Don't Panic! May 21 2003

Your war questions answered

How is the reconstruction in Iraq going so far?

For some, the reconstruction of Iraq is going better than they ever could have imagined. According to a recent report, Iraq's Looter Confidence Index is at 78, up five points since late April and its highest number since Hulagu, Genghis Khan's chip-off-the-(Mong)ol'-block grandson, trashed Baghdad in 1258. A CBS/New York Times poll of Halliburton executives shows that 84 percent of them believe "Iraq's reconstruction is the best thing that has ever happened EVER EVER." The remaining 16 percent were too busy lighting cigars with $100 bills to respond.

For just about everyone else though, our post-war management of Iraq has been pathetic. Prior to the war, we heard months of Joe Namath-like guarantees of quick military victory. How is it then that we are seemingly caught completely off-guard by the predictable consequences of Saddam's downfall? It seems the White House's post-war planning didn't go very far beyond choreographing George W. "Maverick" Bush's Top Gun re-enactment on the deck of the USS Abraham Lincoln.

Devastatingly handsome and sharp-witted newspaper columnists aren't the only people who think Iraq is being managed poorly. Bush does too. That's why he just replaced Jay Garner, the retired general he appointed to be Iraq's Ty Pennington. Delicately put, Garner's efforts were ineffective. Why be delicate though? Garner's team was incompetent. I'm sure their intentions were good, but so what? The highway to the danger zone is paved with good intentions.

Under Garner, Iraq has made little progress toward reconstruction. Between 40 percent and 50 percent of Baghdad remains without electricity. Water and gasoline are in short supply, schools and hospitals are shut down, and law and order is nowhere to be found. (And no, I'm not talking about the TV show, although without electricity, they don't have that either). Scarier still, the U.N. is warning that Iraq's farming sector is on the brink of a collapse and by summer could leave 25 million Iraqis hungry.

The disorder has prompted religious leaders around the country to fill the power and organization vacuum with local militias. Once an Iraqi government starts forming, it's likely that some of these militias won't surrender their local control without a fight. Anyone for civil war?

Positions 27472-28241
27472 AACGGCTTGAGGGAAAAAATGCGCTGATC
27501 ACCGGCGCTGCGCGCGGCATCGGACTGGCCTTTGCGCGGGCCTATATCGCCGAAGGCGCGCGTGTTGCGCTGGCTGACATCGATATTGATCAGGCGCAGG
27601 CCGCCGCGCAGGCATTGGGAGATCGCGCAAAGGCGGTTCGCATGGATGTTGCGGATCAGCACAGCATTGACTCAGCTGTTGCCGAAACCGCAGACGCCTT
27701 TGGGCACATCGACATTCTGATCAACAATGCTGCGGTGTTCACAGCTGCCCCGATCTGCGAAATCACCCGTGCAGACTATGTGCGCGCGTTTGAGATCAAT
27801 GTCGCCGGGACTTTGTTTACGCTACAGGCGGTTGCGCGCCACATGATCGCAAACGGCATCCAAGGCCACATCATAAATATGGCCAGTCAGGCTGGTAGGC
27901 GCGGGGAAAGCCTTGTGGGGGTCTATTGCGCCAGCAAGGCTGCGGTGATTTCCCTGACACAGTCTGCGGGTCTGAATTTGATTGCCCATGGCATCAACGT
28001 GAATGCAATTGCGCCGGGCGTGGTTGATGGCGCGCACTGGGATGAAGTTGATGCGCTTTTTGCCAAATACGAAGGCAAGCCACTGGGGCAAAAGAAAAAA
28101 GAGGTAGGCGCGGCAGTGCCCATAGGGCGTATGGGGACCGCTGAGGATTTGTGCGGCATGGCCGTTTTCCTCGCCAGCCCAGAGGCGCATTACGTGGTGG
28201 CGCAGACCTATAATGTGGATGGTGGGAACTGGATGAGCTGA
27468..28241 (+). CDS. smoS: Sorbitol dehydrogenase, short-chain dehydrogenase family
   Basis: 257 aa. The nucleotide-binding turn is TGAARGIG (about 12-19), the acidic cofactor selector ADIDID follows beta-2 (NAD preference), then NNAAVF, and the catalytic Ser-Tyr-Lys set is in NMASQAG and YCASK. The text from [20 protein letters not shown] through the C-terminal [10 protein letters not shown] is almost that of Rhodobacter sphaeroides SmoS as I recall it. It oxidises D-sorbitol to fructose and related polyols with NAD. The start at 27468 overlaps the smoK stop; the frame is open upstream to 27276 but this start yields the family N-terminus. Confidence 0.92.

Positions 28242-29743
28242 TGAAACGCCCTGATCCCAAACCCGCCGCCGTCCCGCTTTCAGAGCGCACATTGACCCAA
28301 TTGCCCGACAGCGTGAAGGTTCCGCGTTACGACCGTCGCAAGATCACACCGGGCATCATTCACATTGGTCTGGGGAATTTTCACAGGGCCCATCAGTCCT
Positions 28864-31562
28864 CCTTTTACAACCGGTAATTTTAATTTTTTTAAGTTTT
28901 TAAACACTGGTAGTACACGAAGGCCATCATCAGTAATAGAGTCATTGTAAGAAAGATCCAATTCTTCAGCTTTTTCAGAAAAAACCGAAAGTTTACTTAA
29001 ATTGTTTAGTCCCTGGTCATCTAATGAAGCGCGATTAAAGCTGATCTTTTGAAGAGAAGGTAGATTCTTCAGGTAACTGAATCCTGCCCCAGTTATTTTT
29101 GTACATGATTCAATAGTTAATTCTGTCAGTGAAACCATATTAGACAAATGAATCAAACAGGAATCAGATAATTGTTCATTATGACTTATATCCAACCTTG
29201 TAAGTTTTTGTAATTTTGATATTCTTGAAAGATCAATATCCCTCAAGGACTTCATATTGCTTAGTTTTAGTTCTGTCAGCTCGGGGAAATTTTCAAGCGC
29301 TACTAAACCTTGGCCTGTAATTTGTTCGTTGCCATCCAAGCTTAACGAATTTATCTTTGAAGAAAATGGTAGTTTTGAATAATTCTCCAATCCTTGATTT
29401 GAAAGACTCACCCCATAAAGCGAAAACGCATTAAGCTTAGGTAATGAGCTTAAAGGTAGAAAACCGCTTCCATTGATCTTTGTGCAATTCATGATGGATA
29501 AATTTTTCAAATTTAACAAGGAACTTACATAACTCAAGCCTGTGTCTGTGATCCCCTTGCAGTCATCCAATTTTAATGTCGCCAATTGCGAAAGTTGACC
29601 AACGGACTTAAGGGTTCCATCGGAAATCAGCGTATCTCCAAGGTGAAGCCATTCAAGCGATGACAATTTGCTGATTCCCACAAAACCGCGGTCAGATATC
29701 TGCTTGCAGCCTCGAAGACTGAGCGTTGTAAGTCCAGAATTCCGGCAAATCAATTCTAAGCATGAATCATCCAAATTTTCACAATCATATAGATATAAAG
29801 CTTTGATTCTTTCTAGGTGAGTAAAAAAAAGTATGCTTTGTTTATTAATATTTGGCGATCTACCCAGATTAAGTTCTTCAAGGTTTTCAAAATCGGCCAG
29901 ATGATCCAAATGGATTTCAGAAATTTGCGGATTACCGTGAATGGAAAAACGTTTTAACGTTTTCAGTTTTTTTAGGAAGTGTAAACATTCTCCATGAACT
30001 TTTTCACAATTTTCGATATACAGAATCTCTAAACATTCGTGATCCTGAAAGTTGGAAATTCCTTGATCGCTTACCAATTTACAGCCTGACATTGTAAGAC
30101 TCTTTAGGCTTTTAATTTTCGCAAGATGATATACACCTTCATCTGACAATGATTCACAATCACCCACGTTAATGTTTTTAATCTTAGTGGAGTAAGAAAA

If you like our civil administration of Iraq, you'll absolutely love our search for weapons of mass destruction. The American team charged with looking for Iraqi WMDs will soon end its search, after finding three trailers they believe were mobile biological weapons labs. But the trailers contained neither weapons nor evidence of them. I'm not saying that Iraq didn't have WMDs, but someone from the White House might wanna explain how a chemical and biological weapons program can be big enough to inspire a war, but small enough that we can't find it.

At the same time that we failed to find their chemical and biological weapons, we failed to guard the Tuwaitha nuclear research facility from looters. Tuwaitha wasn't a secret to American planners. It's the site of the Osirak nuclear reactor that Israel bombed in 1981 to cripple Iraq's nuclear weapons program. Drums of radioactive materials looted from the facility are currently sitting in a nearby school (near Tuwaitha, not you). The International Atomic Energy Agency, the group Bush occasionally calls the IEAE, is dying to get in and examine the site, but the U.S. won't let them. Tom Cruise is dyslexic too, you know.

Not surprisingly, one of the few bits of post-Saddam rule that Bush & Co. seem to have planned well-ahead of time was the secret awarding in March of complete control of Iraq's oil industry to Kellogg, Brown & Root, a subsidiary of Halliburton. (Before he was our president, Cheney was Halliburton's president.) No other company was given an opportunity to bid on the work, despite KB&R's past record of fraudulent billing and Halliburton's record of doing illegal business with terrorist nations. It kinda takes my breath away.


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